@JusticeCovert : I'm glad that GS also thinks it doesn't have to apologize for reviewing the retail version of Brink and not a better, possible, not yet available version. I also saw the same reference of a day one patch on Game Informer's review and as the developer had sent you an e-mail acknowledging the game's rough edges, I thought that this feature was meant as an apology (to the developers) for sticking up to your system. I'm glad to be wrong. The review is well written and doesn't forgive the game's flaws, which I think it's the best and correct way to review a game. There's no way to envision a better version of the game. If the developer had such big plans to correct it, it should not have released the game on the first place.
The reviews are the main reason I come to gamespot on the daily. I appreciate this article and the effort it takes to render these reviews. My buying decesions are soley based off of Gamespot reviews. If it's below a 6.5, that game does not get considered.
Plain and simple, a product should be complete when hits the shelves. Not just thrown out there to be fixed on the go. It seems Bethesda is becoming more worried about a release date than putting out a solid product. Fallout New Vegas had horrible issues on its release date, so I took it back. Screw waiting on a patch. Get it right the first time.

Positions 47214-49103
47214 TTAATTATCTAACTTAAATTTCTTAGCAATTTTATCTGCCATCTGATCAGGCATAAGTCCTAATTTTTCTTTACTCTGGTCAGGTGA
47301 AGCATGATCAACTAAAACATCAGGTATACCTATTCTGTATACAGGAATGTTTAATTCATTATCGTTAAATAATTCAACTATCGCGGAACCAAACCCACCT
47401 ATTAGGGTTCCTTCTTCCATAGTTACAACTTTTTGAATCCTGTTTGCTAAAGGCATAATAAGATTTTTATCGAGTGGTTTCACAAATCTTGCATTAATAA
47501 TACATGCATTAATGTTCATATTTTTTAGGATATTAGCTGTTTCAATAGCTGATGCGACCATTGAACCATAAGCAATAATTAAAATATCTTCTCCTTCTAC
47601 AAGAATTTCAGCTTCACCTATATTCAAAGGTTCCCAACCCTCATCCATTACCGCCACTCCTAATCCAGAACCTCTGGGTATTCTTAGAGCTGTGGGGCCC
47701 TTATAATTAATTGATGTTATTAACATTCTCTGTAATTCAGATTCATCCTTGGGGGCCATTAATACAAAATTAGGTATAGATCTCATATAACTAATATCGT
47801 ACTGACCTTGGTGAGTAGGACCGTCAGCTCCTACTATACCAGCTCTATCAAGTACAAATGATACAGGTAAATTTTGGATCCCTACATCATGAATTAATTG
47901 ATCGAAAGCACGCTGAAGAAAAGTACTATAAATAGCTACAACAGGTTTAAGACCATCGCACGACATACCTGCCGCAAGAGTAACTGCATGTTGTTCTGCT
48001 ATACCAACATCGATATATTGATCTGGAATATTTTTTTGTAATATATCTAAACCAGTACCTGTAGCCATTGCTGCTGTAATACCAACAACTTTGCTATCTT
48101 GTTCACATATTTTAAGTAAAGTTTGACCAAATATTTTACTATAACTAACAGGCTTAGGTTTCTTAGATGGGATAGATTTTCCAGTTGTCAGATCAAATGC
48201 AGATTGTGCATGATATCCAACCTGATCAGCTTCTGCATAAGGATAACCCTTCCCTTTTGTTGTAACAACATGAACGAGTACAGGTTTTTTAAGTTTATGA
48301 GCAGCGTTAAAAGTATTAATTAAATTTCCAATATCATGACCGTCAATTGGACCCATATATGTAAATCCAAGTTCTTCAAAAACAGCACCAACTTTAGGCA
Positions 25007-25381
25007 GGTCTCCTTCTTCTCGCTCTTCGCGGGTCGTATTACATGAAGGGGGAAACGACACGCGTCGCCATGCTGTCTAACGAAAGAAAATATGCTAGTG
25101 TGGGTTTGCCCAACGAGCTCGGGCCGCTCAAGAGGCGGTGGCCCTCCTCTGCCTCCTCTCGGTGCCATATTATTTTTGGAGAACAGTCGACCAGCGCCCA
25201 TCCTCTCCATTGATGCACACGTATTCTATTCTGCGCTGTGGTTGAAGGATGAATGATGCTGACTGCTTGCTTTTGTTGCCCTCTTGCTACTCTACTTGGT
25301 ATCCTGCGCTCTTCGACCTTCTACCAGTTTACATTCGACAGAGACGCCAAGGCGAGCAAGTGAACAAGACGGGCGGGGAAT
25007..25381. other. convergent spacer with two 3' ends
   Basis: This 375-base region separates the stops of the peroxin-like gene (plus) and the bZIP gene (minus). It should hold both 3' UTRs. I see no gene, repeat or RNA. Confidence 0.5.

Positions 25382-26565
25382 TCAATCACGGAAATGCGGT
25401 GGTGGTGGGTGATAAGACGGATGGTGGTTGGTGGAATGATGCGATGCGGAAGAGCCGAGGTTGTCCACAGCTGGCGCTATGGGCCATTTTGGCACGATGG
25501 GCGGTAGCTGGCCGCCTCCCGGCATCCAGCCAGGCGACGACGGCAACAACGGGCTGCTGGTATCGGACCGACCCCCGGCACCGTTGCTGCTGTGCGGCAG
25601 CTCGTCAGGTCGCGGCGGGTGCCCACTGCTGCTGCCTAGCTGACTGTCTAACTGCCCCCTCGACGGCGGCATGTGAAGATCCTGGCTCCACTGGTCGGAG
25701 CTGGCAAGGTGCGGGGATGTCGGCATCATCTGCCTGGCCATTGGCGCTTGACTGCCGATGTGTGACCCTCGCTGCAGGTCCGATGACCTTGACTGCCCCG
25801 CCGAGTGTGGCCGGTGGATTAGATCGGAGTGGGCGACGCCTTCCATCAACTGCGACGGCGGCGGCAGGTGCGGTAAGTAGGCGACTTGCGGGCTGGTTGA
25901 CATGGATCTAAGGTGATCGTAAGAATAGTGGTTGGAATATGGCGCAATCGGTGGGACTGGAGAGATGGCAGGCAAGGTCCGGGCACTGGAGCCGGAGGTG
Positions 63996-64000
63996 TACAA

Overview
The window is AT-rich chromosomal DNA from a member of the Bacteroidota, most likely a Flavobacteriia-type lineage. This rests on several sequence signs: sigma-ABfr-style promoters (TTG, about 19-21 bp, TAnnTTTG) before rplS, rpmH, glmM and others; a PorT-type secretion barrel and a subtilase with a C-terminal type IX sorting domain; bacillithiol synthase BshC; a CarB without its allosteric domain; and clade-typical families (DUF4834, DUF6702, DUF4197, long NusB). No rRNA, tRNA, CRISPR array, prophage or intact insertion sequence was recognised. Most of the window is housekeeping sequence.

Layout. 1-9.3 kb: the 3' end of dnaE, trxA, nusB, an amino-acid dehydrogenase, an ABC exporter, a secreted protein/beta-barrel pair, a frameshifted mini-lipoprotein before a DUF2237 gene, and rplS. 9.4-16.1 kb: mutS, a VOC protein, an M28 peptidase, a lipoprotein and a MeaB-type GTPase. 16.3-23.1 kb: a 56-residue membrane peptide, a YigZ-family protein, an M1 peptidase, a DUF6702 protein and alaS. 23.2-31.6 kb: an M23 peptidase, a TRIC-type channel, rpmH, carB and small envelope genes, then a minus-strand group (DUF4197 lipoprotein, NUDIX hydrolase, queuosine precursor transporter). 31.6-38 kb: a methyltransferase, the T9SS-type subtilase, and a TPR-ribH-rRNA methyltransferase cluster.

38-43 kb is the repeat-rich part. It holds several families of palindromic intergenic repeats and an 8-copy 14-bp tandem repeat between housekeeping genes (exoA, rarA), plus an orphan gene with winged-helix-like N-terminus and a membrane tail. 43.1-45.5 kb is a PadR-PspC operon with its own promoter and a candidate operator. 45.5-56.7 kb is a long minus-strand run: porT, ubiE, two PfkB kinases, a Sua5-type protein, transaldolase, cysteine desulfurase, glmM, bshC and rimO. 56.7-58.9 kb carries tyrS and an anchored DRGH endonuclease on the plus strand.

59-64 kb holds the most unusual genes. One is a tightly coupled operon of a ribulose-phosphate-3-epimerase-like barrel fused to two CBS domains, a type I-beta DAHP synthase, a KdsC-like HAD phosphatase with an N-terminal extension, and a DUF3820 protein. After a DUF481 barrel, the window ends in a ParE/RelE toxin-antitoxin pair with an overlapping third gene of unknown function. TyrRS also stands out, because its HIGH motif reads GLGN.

I do appreciate the updates and patches that are latter available to fix issues that can only be found after hundreds of thousands of gamers have explored every aspect of a game. But, I do not think they should release a broken game with the intent of fixing it. If you know its broken release it after it is fixed. It also seems crazy to me that they do not even consider the gamers out there that still don't have an internet connection on their system. They are paying $60 just like the rest of us but have a broken game that may never get fixed.